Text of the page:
Nationally recognized StoryCorps will visit the Siteman Cancer Center at Barnes-Jewish Hospital and Washington University School of Medicine April 17-21 as part of a collaborative project to better understand how parents with cancer discuss the diagnosis with their children. This visit is the first time that StoryCorps, the largest oral history project of its kind, has partnered to collect the stories of cancer survivors on a single topic.
In addition to gathering stories about how parents communicate with their children, the study hopes to identify the most effective ways for parents to tell their children about this disease.
StoryCorps also will visit Siteman Cancer Center at Barnes-Jewish West County Hospital April 24-27 and Siteman Cancer Center at Barnes-Jewish St. Peters Hospital April 30-May 3.
“Most parents diagnosed with cancer aren’t sure how to talk to their kids about it, and there aren’t many resources available to help them,” says Matthew Kreuter, Ph.D., an adviser on this StoryCorps partnership and director of the Health Communications Research Laboratory at Washington University’s Brown School of Social Work. “This project will help future cancer patients prepare for and make the most of these conversations.”
While at each Siteman Cancer Center, trained facilitators from StoryCorps will record six parent/child pairs per day. To be eligible, parents who had or have cancer must be willing to share in detail how they told their child or children they had cancer. They also must have a child, 18 or older, to whom they disclosed their cancer diagnosis when the child was younger than 18. The adult child should be able to recall and share detailed memories of being told their parent had cancer.
To help guide the discussion during the 40-minute interview, StoryCorps facilitators will provide the participants with a list of suggested questions.
Parent/child pairs also must be willing to take part in a survey and an interview after the recording.
“StoryCorps is perfectly positioned to gather stories on cancer-related topics,” says Linda Squiers, Ph.D., principal investigator of the research project and a senior health communication analyst at RTI International, a nonprofit research institute. “We hope to pave the way for StoryCorps to gather stories at other cancer centers across the country. If we are able to use these stories to develop communication tools for newly diagnosed parents, we will fill a large gap in clinical resources for patients.”
For more information or to sign up for an interview, call (314) 935-3768.
About Washington University School of Medicine
Washington University School of Medicine’s 2,100 employed and volunteer faculty physicians also are the medical staff of Barnes-Jewish and St. Louis Children’s hospitals. The School of Medicine is one of the leading medical research, teaching and patient care institutions in the nation, currently ranked third in the nation by U.S. News & World Report. Through its affiliations with Barnes-Jewish and St. Louis Children’s hospitals, the School of Medicine is linked to BJC HealthCare.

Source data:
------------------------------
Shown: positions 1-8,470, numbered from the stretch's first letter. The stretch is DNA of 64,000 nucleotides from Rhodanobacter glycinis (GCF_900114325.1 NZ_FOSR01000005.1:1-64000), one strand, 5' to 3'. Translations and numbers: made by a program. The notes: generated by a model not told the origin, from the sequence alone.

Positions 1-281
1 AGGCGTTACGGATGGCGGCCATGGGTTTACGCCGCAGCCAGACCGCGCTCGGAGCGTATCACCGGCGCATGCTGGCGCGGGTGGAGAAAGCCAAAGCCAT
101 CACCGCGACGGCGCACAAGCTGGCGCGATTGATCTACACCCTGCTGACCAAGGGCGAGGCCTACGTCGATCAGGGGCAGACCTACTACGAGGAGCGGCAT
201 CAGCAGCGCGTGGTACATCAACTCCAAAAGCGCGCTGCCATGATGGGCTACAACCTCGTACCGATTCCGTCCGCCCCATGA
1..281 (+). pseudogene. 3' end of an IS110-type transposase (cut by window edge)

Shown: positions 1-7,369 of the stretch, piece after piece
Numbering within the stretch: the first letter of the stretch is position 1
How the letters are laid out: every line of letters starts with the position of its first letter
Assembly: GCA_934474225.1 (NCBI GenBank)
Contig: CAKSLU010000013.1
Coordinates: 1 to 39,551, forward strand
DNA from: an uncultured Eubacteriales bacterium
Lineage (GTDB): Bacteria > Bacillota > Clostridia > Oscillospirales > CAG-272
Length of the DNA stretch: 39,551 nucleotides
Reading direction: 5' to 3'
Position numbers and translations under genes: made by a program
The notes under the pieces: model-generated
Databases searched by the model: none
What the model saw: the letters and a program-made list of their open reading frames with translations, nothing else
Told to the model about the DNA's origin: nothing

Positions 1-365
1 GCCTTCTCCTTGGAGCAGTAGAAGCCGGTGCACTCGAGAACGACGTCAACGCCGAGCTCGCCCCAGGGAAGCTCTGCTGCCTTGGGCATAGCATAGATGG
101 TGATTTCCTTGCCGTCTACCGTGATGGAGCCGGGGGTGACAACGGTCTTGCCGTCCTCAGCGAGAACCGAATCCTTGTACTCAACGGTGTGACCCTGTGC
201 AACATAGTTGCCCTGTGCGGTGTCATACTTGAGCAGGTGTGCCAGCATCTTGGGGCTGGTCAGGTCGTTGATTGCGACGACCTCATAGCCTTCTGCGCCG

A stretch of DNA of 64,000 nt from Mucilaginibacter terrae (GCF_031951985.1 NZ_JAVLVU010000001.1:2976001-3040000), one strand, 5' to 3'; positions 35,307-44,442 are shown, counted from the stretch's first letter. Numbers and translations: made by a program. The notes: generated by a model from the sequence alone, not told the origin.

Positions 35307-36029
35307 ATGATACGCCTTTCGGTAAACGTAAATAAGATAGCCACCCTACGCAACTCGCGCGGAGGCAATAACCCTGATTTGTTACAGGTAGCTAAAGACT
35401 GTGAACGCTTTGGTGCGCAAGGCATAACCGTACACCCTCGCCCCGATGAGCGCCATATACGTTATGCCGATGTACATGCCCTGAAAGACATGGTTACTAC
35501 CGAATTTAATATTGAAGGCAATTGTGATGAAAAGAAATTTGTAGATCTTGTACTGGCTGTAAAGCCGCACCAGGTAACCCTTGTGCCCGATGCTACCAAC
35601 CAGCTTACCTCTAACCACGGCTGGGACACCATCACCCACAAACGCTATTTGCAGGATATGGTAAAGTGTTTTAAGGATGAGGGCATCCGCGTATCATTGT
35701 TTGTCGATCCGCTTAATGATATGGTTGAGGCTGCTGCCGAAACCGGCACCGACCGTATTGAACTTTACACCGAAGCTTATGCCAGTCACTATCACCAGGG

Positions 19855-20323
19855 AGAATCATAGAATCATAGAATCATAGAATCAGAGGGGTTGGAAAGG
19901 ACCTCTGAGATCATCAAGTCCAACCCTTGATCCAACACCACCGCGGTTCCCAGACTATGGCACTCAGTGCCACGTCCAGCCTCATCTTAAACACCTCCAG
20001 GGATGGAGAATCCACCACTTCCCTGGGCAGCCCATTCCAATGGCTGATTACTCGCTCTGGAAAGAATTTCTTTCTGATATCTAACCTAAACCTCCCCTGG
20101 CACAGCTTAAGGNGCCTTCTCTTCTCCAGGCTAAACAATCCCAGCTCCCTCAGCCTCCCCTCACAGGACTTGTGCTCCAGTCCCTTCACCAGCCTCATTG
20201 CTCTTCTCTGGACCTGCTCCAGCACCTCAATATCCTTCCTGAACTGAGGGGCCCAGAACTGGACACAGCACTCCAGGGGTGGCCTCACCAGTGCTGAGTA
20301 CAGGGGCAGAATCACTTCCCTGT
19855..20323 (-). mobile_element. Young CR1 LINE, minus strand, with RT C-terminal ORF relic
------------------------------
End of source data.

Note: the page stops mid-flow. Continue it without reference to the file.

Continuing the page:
About Siteman Cancer Center
Siteman Cancer Center is the only federally designated Comprehensive Cancer Center within a 240-mile radius of St. Louis. Siteman Cancer Center is composed of the combined cancer research and treatment programs of Barnes-Jewish Hospital and Washington University School of Medicine. Siteman has satellite locations in West County and St. Peters, in addition to its full-service facility at Washington University Medical Center on South Kingshighway.
StoryCorps is an independent nonprofit project whose mission is to honor and celebrate one another’s lives through listening. As one of the largest oral history projects of its kind, StoryCorps is creating a growing portrait of who we really are as Americans. In soundproof StoryCorps booths and quiet rooms, the collective wisdom of everyday Americans is being preserved with grace and dignity. The project teaches us to be better listeners and helps us appreciate the importance of the stories all around us. Since 2003, over 40,000 everyday people have interviewed family and friends through StoryCorps. Each conversation is recorded on a free CD to take home, and is archived at the Library of Congress for future generations to hear. Millions listen to the award-winning broadcasts on public radio and the Internet. Select stories have also been published in the New York Times bestselling book, Listening Is an Act of Love (Penguin Press). More information can be found at www.storycorps.net.